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Friday, May 31, 2013

Medical negligence cases on the rise in Andhra Pradesh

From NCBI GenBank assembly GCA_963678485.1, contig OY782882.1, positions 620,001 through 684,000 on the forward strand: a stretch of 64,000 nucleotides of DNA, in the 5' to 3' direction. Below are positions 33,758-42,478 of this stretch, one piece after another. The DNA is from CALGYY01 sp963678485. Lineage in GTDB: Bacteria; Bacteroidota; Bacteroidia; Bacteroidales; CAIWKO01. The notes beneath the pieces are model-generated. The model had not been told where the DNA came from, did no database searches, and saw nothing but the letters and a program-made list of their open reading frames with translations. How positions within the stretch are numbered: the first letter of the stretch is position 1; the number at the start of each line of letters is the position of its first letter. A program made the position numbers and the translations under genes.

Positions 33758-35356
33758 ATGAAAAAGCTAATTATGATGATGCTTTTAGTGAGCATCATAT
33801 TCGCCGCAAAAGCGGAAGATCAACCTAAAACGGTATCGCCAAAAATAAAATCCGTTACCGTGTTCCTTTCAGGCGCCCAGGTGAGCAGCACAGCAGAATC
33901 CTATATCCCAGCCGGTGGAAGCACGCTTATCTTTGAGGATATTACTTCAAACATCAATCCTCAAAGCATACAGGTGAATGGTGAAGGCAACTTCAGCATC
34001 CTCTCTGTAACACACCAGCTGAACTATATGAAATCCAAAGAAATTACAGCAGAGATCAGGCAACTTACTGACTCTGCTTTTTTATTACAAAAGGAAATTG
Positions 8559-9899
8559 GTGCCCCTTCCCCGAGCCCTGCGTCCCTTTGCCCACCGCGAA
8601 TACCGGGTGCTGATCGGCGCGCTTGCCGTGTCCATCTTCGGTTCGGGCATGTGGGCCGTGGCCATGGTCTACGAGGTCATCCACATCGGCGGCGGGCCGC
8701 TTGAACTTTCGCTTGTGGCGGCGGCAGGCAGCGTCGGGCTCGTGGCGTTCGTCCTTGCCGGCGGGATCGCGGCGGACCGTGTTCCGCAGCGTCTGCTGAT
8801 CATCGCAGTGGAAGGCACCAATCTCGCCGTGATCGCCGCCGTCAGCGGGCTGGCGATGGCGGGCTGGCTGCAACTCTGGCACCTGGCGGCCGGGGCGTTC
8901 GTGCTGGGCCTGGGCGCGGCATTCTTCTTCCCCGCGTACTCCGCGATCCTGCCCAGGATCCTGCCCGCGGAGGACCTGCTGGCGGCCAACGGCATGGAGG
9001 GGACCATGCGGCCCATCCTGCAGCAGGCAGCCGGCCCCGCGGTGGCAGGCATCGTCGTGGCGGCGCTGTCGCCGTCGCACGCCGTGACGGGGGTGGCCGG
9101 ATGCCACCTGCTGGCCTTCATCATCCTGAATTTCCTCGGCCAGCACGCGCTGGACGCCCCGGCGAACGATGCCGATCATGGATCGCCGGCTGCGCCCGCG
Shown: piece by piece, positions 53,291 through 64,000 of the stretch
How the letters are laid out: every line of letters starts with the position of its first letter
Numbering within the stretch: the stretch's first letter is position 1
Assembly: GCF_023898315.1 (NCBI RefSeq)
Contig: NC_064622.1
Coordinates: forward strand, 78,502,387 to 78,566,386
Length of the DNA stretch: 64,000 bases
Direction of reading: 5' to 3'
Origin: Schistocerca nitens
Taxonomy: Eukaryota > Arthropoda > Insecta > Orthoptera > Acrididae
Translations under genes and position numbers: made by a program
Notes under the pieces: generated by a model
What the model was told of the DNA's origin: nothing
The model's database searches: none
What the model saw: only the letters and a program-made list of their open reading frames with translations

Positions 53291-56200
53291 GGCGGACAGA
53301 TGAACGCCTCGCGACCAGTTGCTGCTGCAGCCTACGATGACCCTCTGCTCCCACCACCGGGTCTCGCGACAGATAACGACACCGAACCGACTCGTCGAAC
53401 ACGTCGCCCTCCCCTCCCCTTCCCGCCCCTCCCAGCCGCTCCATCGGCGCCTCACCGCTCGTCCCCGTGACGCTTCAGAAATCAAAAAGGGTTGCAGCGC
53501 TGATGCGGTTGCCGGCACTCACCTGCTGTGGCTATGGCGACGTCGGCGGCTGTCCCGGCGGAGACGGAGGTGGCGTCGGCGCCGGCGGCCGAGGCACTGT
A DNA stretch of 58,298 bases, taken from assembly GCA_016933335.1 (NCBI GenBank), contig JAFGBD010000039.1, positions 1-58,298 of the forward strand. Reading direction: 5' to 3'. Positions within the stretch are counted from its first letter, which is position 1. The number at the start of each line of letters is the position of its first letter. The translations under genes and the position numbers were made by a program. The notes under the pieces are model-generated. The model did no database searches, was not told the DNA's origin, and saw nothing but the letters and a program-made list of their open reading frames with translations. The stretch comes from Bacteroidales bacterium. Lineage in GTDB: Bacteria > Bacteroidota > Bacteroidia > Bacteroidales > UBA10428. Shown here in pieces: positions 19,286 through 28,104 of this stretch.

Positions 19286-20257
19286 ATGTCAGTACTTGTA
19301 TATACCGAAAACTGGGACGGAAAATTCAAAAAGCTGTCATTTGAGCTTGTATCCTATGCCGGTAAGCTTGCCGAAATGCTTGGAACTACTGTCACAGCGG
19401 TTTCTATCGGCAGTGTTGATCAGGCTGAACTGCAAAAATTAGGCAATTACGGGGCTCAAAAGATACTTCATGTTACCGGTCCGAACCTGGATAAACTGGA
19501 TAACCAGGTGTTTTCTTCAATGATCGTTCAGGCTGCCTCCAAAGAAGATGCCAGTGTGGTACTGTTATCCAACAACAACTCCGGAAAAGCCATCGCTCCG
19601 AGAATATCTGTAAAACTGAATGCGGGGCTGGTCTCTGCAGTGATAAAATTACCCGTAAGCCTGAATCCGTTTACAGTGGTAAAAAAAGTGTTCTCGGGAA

From HYDERABAD: Ten years have passed since regional passport officer K Srikar Reddy's wife and unborn baby died during childbirth due to alleged medical negligence in Hyderabad. The senior IFS officer is still hoping that one day, justice will be delivered. The Andhra Pradesh Medical Council, without even conducting a hearing had given a clean chit to the doctor who was involved in the medical botch-up. But Reddy moved the Medical Council of India, and the licence of the doctor was revoked, but just for three months. "It is almost impossible to prove a doctor's negligence. Doctor's don't testify against other doctors and benefit of doubt is given to the doctor and not the victim," Reddy, himself a medical doctor, told TOI. "I was in Delhi when tragedy struck and I lost Srilatha, but I am still hopeful and have filed fresh petitions," Reddy said. Like Reddy, hundreds of others are wondering when they will get justice, if at all. Instances of surgeries going wrong leaving patients disabled, in coma or dead are being increasingly reported statewide. While police are unable to come to a conclusion on these cases, the AP Medical Council, a regulatory body, is not enforcing code of ethics on the registered medical practitioners in the state. Increasing frequency of surgical errors and adverse events during the hospital stay has led to a four-fold rise in medical negligence cases over the last five years. Around 1,500-2,000 such cases are pending in various consumer redressal forums in the state, and relatives of most victims are spending endless days shuttling between court rooms, hoping that the guilty would be punished. In fact, World Health Organisation data shows that one out of 10 patients is harmed in hospitals in developed nations, but the incidence is 20 times greater in developing nations like India. Data from International Society for Quality in Healthcare reveals that the percentage of hospital acquired infections in best of the private hospitals in the state ranged between 7-8%, the figure varied from 15 to 25% in other private and public hospitals. This year, cases of two women dying due to a botched-up abortion in Nalgonda were reported and prior to that a male lecturer and a homemaker died at two city hospitals after liposuction surgeries went awry. Apart from negligence leading to death, cases of wrong diagnosis contributing to worsening of the disease and cases of carrying out unwanted surgeries are frequent in Hyderabad, experts said. Lawyer Devender Rao, who has handled around 50 cases of medical negligence shares the case of a couple that died after a liver transplant surgery due to post operative negligence. "The wife donated liver to her husband but slipped into coma within 48 hours of surgery and her husband subsequently died. She remained in coma for four years and died subsequently," said Rao. Their son filed a case in 2005 and the hearing is still going on at the AP State Consumer Disputes Redressal Commission. He attributed the rising number of medical negligence cases to poor post-operative care facilities in the hospitals. Experts added that it is a herculean task to prove medical negligence cases in India in the absence of an authorised body like in the developed nations. Once at the hospital, patients are at the doctor's mercy, they maintain. Dr Dayakar Reddy, founder and trustee of Right To Health, said that AP Medical Council is an inactive body that does not exercise its powers. "I had lodged a complaint about a decade ago along with few other members against a doctor. The doctor vanished from AP soon after and when I asked about the status of the case, there is no response," rues Reddy. Meanwhile, RPO Srikar Reddy has joined the People For Better Treatment, a pressure group of medical negligence victims in the state, hoping that a strong forum can help get many people justice. "I hope to set an example for doctors that they should be careful while dealing with patients, who are human beings," Reddy added.

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